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For the origin and the story of the Dan Armstrong 'London' bass, it is recommended to first read through the guitar section as the bass models share the very same history as their guitar brethren.

The bass instruments did have a few interesting differences than the guitar models however. While the guitar model is a 6 string guitar with a left handed or 12 string version available as a special order, the basses were instead produced in both short and long scale as stock versions with left handed or fretless versions available on a special order basis. Known as the 342 model, this is the short scale bass.

As can be seen at left, the bass guitars, particularly the short scale models, closely match the guitar model. In fact, from a distance its 301/8"scale neck can easily be mistaken for its guitar counterpart unless one counts the number of tuning pegs.


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Seen here at left and right, and like the early Dan Armstrong acrylic bass models, these instruments did not employ a selector switch. Notice the Dan Armstrong strings and literature nearby.

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Like the acrylic bass models, the cutaways are right at the 24th fret. At right, and like the guitar model, the black and brushed aluminum silver volume and tone control knobs are larger than on most instruments.

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These instruments feature a bridge/tailpiece that's somewhat designed after an early Gibson 'wraparound bar' like those seen on a Les Paul junior from that era. At right, small worm screws can be seen that help with intonation.

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Unlike the guitar models, the bass features 24 frets. Like the guitar models, the bass also features a set in neck.

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At left, the Dan Armstrong lettering on the headstock is the same type that would also adorn Dan's effects units. The lettering would eventually become an icon for any and all products Dan created. At right, the 'Gumby' shaped headstock is unique to these instruments. Notice the 'Made in United Kingdom' sticker, as well as another which is labeled 000481. Its meaning is unknown.

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At left and right, the 342 model is photographed with its case as well as a set of Dan Armstrong strings and literature on the London series instruments which can be viewed in the brochures section of this site.

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At left, a Dan Armstrong 343 model that was originally listed with several errors which I'll cover momentarily. But first, in the enlarged view, notice a routed portion in the body where the ball-end of the strings anchor to the tailpiece. I don't know if this was a factory routing or one after the fact, but I suspect the latter as I've never seen, nor ever heard of such a feature like this in the body before.

At right, is where some of the errors begin. Error #1 and as seen on the Reverb site, this bass is listed as a '342' model. But factory literature (seen in the Brochures section of this site) lists this bass as the '343' long scale model.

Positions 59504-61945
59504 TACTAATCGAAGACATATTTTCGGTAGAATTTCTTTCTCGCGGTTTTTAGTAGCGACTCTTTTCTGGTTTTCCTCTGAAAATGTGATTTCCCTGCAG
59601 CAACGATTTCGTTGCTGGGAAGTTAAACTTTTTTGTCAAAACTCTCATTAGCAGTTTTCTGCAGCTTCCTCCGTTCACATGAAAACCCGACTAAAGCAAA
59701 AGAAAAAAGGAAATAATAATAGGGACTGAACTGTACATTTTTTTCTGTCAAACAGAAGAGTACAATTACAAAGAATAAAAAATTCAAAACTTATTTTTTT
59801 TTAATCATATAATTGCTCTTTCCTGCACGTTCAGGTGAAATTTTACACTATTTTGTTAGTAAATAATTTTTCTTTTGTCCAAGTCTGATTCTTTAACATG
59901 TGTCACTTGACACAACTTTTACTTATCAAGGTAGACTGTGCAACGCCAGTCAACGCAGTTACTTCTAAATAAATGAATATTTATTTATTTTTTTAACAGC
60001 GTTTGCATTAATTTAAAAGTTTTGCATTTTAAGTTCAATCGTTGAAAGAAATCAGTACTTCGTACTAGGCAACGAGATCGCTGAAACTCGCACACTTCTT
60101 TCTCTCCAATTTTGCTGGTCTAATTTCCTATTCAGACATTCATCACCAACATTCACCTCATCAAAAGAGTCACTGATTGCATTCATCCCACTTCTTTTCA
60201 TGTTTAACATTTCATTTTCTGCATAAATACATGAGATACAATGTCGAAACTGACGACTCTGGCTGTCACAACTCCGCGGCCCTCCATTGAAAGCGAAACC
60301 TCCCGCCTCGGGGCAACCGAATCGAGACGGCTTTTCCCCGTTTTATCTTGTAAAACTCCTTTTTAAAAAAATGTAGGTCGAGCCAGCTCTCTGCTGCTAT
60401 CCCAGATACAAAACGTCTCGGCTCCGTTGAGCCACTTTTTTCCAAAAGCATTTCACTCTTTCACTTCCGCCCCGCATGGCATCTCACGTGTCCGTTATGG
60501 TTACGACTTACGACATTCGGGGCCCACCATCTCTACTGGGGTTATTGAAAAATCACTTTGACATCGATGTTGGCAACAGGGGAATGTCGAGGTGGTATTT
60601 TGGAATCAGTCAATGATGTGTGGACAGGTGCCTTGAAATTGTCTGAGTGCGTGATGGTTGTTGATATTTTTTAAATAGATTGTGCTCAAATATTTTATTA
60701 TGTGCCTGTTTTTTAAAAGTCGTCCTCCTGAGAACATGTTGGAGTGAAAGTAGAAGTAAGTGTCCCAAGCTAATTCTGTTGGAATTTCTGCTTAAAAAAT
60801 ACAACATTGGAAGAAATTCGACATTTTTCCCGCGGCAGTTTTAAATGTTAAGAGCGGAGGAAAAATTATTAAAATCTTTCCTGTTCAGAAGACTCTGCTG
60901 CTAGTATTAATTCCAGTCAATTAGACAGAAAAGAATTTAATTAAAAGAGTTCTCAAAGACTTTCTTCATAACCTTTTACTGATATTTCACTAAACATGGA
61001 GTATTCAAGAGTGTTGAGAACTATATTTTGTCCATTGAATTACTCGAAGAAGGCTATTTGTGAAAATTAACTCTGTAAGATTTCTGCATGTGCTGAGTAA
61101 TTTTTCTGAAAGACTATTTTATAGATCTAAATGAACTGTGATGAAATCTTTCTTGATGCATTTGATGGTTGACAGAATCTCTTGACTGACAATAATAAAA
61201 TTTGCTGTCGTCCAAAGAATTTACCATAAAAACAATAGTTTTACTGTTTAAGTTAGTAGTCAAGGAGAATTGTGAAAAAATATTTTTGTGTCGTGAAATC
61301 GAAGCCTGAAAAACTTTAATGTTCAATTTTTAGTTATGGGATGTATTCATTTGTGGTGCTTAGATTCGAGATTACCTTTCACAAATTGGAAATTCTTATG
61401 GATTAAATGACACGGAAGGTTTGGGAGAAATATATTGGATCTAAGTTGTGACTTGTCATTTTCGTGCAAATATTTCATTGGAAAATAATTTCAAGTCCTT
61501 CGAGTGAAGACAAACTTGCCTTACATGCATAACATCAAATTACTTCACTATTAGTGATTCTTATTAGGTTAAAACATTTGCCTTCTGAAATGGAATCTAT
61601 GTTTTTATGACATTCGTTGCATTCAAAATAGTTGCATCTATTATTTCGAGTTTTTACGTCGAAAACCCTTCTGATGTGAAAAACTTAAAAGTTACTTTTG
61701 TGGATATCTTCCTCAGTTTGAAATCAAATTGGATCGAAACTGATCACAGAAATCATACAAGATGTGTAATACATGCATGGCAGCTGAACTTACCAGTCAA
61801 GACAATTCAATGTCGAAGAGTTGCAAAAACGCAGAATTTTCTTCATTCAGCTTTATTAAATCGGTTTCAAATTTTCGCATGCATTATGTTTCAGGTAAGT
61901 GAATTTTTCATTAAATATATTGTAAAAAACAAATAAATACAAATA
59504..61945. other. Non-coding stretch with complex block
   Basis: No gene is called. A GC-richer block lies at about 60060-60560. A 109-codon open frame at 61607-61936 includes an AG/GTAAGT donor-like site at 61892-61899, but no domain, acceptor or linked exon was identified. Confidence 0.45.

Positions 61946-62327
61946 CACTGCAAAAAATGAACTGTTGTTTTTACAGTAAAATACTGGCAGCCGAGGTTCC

Error #2 is the number of frets. The Reverb listing states that this bass has 24 frets. But as can be seen (as well as counted) in the enlarged view, this bass only sports 19 such frets. Not surprisingly, the factory literature confirms that these '343' long scale basses feature 19 frets. My guess is that the seller quickly looked at the factory literature, and saw the first bass that was listed (which was the 342 short scale bass) - and incorrectly took the model number and number of frets shown, then applied this data to his auction.

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Above left and right, a closer view of the body. On the right, and in the enlarged view, notice a few screw holes as apparently several different locations were used for strap pegs.

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At left, this headstock has a stock, but different, truss rod cover. Though totally stock, the usual black coating normally seen on these covers has been removed. On the right, Schaller tuners were stock on all the London instruments.

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At left, another long scale Dan Armstrong London bass. Notice how far back the bridge/tailpiece is when compared to the short scale bass shown at the top of this page. On the 342 model, the tailpiece unit is located next to the tone control, whereas on these long scale models the tailpiece is located way at the bottom of the body for intonation purposes. Notice too, a large anodized aluminum scratchplate protects much of the finish while simultaneously providing excellent shielding capabilities for the electronics. At right, the back of the body reveals a nice grain in the wood.


At left, the 'Gumby' shaped headstock features a unique 'blister' or 'teardrop' shaped truss rod cover that's secured in place using a single screw. The polished aluminum nut and a zero fret stands out in sharp contrast to the black anodized aluminum face of the headstock. At right, Schaller tuners adorn the headstocks of all the London basses.

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At left and right, another long scale bass. I had to marvel at the wood grain on both the front and back.


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At left, Tony Senatore plays a Dan Armstrong London bass he recently acquired. At the time of this writing, and, because he bought it used - it needs a good setup and perhaps a fix here or there. Tony goes on to state "I just got the bass. Disregard the noise and hum, as I have determined that it only happens in this room with this amp."
"The pickup does say Dan Armstrong, so I imagine that it's original. I've not taken any measurements with a meter, but the pickup is not as hot as I thought. On the other hand, it seems far from the strings, and this has to factor in."